Do I need a reccesed lens board? : LUSENET : Large format photography : One Thread

Does a 90mm lens(235 coverage)need a reccesed lens board for a 4 x 5?

-- mike byrnes (, April 14, 2001



That will depend on the construction of the particular 4x5 camera that the lens will be used on. You'll need to check the technical specs for the camera itself. If you let us know which camera you will be using, someone might be able to give you an answer right away.

-- Ken Burns (, April 14, 2001.

Usually not. But as said, depends on camera.

-- Paul Schilliger (, April 14, 2001.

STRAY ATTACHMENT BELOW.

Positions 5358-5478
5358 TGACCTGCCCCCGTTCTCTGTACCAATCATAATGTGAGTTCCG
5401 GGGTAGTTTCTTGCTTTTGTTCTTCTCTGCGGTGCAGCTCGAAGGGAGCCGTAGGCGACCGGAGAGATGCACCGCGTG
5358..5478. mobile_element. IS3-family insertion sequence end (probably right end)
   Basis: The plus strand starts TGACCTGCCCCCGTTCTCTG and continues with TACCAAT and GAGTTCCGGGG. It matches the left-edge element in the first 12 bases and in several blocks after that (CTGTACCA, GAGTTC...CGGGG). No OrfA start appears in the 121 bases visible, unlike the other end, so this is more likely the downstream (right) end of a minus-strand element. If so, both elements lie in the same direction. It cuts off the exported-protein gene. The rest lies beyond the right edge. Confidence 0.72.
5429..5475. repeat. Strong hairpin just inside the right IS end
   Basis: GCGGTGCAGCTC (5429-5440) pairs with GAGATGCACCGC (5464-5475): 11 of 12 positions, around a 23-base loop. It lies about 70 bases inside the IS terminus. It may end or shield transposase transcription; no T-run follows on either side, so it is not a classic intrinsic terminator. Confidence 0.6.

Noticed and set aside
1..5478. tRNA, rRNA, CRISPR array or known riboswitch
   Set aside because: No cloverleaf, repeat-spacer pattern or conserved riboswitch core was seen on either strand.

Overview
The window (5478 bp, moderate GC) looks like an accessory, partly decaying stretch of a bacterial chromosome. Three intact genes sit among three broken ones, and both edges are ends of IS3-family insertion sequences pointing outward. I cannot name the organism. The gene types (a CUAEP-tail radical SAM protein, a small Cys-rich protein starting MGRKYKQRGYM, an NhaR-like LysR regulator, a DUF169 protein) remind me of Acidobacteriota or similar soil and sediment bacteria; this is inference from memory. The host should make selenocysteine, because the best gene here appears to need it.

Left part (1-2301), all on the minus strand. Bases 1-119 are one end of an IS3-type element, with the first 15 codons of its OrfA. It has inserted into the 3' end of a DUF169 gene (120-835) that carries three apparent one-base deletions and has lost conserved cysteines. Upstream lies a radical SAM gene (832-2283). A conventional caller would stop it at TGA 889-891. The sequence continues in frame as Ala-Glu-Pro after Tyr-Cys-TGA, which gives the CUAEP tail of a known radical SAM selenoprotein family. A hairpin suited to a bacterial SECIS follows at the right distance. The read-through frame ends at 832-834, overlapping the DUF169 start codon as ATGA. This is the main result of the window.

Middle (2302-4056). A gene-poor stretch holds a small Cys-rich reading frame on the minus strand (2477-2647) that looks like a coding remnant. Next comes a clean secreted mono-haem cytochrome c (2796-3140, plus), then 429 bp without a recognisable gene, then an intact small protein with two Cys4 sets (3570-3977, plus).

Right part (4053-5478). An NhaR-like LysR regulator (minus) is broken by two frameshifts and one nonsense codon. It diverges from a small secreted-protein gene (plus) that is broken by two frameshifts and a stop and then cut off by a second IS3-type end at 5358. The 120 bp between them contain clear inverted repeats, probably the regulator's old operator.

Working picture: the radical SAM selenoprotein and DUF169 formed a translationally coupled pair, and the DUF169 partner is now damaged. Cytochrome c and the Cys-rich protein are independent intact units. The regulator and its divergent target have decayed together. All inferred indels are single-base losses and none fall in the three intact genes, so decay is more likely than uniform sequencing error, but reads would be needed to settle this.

I've never had problems focusing a 90mm SA on my Calumet Woodfield, but your post raises an additional question: If a standard board works on a given camera, would a recessed board provide any improvement in terms of camera movements? Would these improvements (if any) be significant enough to justify the cost of the board?


-- Dave Willison (, April 14, 2001.

Note to Dave: Regarding more movements with a recessed lens board, an easy way to check with your camera would be to mount the lens, focus it, then extend the focusing track about 3/4 to one inch and see how much more movement you have. You may get a little, but recessed boards are a pain in the butt unless you like setting and operating your shutter down in a hole. It is difficult to attach a cable release and the settings on some shutters are very difficult to read and to reach.


-- Doug Paramore (, April 14, 2001.